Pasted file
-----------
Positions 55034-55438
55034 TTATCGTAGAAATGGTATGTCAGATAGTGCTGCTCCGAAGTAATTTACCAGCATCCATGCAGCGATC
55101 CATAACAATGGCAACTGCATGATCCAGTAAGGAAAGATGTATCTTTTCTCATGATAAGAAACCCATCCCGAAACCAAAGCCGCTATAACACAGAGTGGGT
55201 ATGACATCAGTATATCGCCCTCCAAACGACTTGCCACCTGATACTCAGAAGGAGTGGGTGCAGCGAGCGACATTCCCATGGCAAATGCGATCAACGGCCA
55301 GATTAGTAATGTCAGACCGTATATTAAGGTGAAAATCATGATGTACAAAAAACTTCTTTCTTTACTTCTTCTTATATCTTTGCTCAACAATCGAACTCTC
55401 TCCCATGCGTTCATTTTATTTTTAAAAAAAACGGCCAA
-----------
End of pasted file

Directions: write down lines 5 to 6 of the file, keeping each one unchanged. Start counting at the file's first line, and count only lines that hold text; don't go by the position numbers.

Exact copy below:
55301 GATTAGTAATGTCAGACCGTATATTAAGGTGAAAATCATGATGTACAAAAAACTTCTTTCTTTACTTCTTCTTATATCTTTGCTCAACAATCGAACTCTC
55401 TCCCATGCGTTCATTTTATTTTTAAAAAAAACGGCCAA